And don't even tell me that the fully dressed, non-sexualized, only vaguely attractive army guys for whatever game it was (don't remember at this point) were some sort of counter-balancing "booth hunks".
    They were not, in any way, shape, or form, blatantly used in the same way the costumed females were.
    And I do mean "used" in in every negative sense of the word.

    It's really just sad, because no matter what the gamers may think of booth babes, to the companies themselves they will always just be mindless primped up trinkets, there solely to look good, draw a crowd, and GTFO when the show is over.
    It's like Heff and his playboy bunnies, or some egotistical macho-man and his trophy wife.
    It just starts to make many game companies, and even the devs themselves look like sexist a-holes.
    That's what makes booth babes disgusting.

    You won't see men "used" to that degree at any game expo, car show, or fight....
    Because men are the "real" target consumer for these companies, and the women are just there to stand around looking pretty as if they were only props.

    Regardless of how many panels they host about female gamers, the real female gamers are still a joke to many.
    As Sumi put it: "women connected with gaming either belong in a skanky suit behind a booth or under a paper bag" - or, as far as some are concerned, not there at all.
    Just hang a banner across the booth saying: "Female gamers not wanted - go look elsewhere".
    That's the sort of impression they imply when the send out the "bikini armor prancers" to do laps around their booths.
    Do a Google search for Leipzig videos and you'll see how sleazy the companies are willing to get for the sake of sales.
    Some people simply do not want PAX to turn into that kind of debacle.

    It never ceases to amaze me how completely blind so many game companies, devs, marketing personnel etc. are to that concept....
    They'll hold interviews and podcasts over "how to attract more women gamers" left and right, and then cut to their review of the "newest, greatest DOA ever! Now staring even more of Kasumi's cleavage, with independent jiggle technology!"
    Duuurrrr.......

    Besides, if they worked so darn hard on all that "awesome next-gen" technology, why do none of the men, even the ones in loincloths or baggy pants "jiggle" independently like that? :winky:

    Mandarista on
    Screw Frodo..... TASSLEHOFF LIVES!
  • VThornheartVThornheart Registered User regular
    edited September 2008
    Baelzar wrote: »
    What makes a gaming show so different than a car show, a boat show, a fishing show, a food show, a boxing match....places where the majority of consumers are male?

    EDIT: I wanted to make a little preface here really quick. My post's a bit long, I wanted to make sure you know that I wrote it in the spirit of conversation, and not to start a flamewar... as I imagine yours was as well. I've found that, historically, when someone writes a long post about a controversial subject people tend to assume that it's the start of a shouting match... so just know that the post below is in the spirit of conversing more, and not about insulting or stomping on you, or anything of that matter. That being said, my response follows. =)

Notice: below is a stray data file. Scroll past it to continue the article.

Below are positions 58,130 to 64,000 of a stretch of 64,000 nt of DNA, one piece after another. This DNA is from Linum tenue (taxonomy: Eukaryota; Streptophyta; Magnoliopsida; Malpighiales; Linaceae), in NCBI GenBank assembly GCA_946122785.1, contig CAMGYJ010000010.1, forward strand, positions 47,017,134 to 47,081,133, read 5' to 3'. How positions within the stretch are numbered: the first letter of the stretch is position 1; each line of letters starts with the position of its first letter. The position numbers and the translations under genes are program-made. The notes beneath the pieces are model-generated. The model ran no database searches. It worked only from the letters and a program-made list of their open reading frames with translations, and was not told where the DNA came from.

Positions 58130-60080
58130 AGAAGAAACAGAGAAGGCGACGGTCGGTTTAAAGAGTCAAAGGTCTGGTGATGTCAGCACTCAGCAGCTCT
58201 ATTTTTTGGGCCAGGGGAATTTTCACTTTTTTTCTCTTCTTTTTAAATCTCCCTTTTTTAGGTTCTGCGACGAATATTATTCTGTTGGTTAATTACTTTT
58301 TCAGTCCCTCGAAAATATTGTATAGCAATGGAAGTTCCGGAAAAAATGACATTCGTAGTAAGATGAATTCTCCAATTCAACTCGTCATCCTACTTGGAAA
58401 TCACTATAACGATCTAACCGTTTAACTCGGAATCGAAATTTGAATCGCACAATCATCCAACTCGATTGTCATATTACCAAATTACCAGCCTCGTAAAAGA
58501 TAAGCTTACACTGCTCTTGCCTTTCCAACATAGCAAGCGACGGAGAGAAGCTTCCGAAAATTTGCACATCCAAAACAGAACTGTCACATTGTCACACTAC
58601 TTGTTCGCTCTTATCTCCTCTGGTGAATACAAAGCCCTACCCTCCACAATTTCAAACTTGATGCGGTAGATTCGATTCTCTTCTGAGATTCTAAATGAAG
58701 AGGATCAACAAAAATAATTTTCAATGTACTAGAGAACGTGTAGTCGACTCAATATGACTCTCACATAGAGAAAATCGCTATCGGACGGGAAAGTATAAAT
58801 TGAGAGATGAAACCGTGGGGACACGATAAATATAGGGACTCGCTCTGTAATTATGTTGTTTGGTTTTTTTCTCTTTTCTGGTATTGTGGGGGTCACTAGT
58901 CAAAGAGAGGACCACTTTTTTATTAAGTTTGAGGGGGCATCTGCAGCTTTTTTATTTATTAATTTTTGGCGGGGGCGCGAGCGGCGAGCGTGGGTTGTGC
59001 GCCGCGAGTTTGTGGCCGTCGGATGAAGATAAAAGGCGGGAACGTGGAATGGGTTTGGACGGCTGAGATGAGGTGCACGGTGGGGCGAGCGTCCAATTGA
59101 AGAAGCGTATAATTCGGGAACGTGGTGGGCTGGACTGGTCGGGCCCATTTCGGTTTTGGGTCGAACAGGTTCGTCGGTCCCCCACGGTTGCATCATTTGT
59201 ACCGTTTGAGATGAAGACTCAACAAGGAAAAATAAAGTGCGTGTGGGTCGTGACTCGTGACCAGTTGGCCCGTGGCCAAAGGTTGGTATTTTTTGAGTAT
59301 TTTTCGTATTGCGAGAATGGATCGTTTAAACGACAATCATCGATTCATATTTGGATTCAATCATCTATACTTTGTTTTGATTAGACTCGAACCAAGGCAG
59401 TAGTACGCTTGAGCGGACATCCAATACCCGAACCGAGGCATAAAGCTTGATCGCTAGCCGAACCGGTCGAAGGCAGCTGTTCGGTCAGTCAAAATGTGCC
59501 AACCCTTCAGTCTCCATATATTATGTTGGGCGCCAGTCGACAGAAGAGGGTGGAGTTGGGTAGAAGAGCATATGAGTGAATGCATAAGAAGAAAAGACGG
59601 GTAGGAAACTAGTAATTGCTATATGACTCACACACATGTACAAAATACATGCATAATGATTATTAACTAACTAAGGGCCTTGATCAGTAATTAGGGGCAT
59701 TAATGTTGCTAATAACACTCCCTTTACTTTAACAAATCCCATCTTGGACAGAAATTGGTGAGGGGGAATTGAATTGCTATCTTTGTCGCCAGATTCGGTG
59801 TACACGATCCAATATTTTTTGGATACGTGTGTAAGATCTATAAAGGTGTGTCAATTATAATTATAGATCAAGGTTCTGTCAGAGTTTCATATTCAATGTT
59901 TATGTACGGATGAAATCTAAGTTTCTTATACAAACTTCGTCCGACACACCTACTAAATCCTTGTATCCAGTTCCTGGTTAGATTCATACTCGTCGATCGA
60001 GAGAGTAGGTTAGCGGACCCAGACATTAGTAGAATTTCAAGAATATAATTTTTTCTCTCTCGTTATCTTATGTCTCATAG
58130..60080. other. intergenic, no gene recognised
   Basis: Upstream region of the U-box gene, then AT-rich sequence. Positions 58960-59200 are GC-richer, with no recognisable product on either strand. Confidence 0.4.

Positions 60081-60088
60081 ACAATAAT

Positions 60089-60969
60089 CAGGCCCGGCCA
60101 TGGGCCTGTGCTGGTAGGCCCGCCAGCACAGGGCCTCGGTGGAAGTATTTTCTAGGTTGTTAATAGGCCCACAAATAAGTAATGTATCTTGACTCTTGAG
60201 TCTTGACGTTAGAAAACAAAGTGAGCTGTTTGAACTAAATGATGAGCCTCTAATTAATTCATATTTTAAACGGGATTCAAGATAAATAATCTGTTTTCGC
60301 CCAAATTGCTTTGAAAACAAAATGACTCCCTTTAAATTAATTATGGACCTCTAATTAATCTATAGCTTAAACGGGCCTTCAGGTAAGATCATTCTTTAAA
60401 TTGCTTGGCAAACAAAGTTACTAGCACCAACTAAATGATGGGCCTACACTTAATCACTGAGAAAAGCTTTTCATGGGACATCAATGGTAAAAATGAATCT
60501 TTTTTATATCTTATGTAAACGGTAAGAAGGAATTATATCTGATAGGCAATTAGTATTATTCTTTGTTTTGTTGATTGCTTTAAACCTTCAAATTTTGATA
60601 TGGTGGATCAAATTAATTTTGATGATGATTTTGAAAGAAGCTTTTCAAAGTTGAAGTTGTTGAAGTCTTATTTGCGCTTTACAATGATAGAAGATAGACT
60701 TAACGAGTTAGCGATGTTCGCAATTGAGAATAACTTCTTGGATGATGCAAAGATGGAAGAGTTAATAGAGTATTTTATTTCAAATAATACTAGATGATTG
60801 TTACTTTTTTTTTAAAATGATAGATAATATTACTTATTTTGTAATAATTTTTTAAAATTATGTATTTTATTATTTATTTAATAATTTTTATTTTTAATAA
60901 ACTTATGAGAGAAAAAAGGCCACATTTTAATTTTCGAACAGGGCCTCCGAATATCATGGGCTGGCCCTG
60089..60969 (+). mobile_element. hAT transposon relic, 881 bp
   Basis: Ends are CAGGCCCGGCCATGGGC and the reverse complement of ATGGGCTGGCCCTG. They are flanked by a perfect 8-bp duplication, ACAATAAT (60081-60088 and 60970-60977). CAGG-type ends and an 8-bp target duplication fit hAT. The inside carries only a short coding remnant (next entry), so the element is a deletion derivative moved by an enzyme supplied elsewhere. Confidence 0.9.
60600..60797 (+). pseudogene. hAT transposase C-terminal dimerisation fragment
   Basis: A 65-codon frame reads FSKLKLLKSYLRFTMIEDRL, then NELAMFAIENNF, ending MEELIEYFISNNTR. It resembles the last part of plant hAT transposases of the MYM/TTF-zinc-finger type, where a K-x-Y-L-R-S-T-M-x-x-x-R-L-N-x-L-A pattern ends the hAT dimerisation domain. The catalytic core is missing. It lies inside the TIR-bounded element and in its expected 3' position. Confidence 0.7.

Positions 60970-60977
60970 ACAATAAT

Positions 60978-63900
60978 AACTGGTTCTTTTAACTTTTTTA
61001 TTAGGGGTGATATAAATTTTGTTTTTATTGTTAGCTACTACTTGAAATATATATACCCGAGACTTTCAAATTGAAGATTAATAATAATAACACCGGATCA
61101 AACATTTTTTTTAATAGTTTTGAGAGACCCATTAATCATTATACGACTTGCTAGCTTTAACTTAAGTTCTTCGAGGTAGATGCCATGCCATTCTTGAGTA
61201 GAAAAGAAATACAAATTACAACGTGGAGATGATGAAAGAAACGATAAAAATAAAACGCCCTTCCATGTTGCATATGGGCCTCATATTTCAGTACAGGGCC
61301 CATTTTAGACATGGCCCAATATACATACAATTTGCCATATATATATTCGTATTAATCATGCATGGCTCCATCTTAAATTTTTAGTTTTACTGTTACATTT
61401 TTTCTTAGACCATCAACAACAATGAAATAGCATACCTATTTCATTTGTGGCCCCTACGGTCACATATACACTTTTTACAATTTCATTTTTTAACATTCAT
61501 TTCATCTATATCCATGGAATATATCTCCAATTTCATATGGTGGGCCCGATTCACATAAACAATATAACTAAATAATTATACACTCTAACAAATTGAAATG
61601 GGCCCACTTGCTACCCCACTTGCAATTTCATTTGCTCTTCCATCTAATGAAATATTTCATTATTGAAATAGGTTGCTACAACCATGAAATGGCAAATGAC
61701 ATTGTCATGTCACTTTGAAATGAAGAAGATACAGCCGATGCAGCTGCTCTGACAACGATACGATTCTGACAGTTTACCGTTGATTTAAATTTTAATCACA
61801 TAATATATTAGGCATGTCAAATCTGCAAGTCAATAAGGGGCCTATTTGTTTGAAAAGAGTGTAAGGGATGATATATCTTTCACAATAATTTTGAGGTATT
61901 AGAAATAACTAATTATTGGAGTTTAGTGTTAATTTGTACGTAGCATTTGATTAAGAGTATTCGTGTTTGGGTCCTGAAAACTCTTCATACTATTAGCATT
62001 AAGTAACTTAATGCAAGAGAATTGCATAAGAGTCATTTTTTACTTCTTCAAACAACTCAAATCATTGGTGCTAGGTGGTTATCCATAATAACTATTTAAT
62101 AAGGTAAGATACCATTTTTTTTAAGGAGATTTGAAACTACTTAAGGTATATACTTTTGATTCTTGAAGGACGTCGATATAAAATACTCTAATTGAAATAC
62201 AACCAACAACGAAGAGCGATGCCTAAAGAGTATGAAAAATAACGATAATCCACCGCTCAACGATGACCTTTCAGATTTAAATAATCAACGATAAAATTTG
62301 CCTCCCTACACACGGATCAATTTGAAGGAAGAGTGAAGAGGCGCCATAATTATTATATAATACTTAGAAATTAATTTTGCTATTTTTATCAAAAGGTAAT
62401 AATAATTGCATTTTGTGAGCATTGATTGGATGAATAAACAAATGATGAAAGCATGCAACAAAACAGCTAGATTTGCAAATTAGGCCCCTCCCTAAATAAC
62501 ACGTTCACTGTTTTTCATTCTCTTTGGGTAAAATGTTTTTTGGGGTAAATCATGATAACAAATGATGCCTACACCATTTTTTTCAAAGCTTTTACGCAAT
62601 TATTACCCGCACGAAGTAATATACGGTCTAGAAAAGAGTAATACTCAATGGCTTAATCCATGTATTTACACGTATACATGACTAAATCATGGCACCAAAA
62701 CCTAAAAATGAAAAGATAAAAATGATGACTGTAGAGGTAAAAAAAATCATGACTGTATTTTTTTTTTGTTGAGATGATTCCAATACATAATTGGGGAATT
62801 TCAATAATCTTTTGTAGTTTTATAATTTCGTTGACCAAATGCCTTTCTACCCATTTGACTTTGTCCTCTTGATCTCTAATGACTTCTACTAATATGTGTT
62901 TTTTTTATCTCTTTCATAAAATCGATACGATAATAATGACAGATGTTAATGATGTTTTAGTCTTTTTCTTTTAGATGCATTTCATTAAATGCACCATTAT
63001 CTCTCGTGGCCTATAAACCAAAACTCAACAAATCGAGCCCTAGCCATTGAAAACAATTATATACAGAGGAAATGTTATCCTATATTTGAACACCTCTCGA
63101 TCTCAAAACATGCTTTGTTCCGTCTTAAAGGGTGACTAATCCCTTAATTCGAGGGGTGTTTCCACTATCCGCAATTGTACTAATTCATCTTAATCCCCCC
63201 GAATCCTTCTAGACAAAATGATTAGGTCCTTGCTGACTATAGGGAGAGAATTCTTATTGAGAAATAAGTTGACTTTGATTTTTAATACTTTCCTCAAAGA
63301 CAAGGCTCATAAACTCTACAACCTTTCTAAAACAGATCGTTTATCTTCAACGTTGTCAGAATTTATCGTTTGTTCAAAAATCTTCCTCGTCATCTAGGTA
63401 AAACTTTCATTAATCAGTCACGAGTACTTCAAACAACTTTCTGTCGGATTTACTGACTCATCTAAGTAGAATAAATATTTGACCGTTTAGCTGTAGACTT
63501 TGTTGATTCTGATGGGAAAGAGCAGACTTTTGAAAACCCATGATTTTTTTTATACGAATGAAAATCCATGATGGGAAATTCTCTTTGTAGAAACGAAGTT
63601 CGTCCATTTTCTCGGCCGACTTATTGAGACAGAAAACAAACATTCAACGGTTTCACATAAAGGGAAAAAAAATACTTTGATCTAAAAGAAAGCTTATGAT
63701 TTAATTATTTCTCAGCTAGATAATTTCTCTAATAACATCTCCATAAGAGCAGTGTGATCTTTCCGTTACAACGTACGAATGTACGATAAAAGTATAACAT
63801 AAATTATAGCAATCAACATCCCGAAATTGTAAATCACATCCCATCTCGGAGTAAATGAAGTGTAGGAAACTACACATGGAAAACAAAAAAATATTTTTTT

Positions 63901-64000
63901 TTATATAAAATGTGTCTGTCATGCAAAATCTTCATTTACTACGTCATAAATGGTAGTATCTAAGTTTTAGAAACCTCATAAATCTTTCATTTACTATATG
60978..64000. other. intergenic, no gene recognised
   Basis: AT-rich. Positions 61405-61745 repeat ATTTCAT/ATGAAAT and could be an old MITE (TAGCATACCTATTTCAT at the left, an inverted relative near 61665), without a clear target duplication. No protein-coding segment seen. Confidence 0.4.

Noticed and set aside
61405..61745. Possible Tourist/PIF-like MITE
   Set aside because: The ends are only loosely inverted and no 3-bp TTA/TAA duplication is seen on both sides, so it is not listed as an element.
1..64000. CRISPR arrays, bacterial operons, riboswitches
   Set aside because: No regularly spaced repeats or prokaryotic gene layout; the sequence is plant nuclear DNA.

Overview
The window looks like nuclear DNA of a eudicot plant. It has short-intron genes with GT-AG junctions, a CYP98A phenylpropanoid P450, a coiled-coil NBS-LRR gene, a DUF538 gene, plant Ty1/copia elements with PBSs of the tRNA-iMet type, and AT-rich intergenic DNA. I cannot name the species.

I think you're mistaken in your analysis of the situation and why people don't like the concept of booth babes at PAX. People, like me, who feel booth babes don't have a place here feel (at least I feel this way, others can differ from me if desired) that they don't have a place at ANY kind of expo.

    I'm not saying "hey, these booth babes should be at the car show next week, not here." I'm saying that I don't care if it's a 'proven sales technique', it's a cheap plug. It's utterly unrelated to the quality/attributes of the product, demeaning to a portion of the target audience (see Mandarista's excellent response above), and it shows a disrespect for us as an audience if they believe that we'll have a genuinely greater interest in their product simply because there's an attractive person selling it (which, even if fiscally true from an immediate perspective, STILL reflects negatively on gamers as a subculture, and reflects that the company doing this advertising believes in that negative image... more on that later).

    Your post seems to imply that the only decision that should matter as to whether booth babes are a good decision for PAX or not is entirely financial in nature (In this case, I'm referring to the part about the "proven sales technique"). Sure, they might push more product with that technique... but like so many aspects of Capitalism, you're asking the "can" without thinking about the "should".

    Can you sell your product that way? Sure! As you said yourself, there's many men who will allow themselves to be won over with the unrelated and tangential appeals to sex and beauty, so it may very well make financial sense. Indeed, just as you said, there are more men than women who are into gaming, and indeed many men in general fall for that kind of advertising.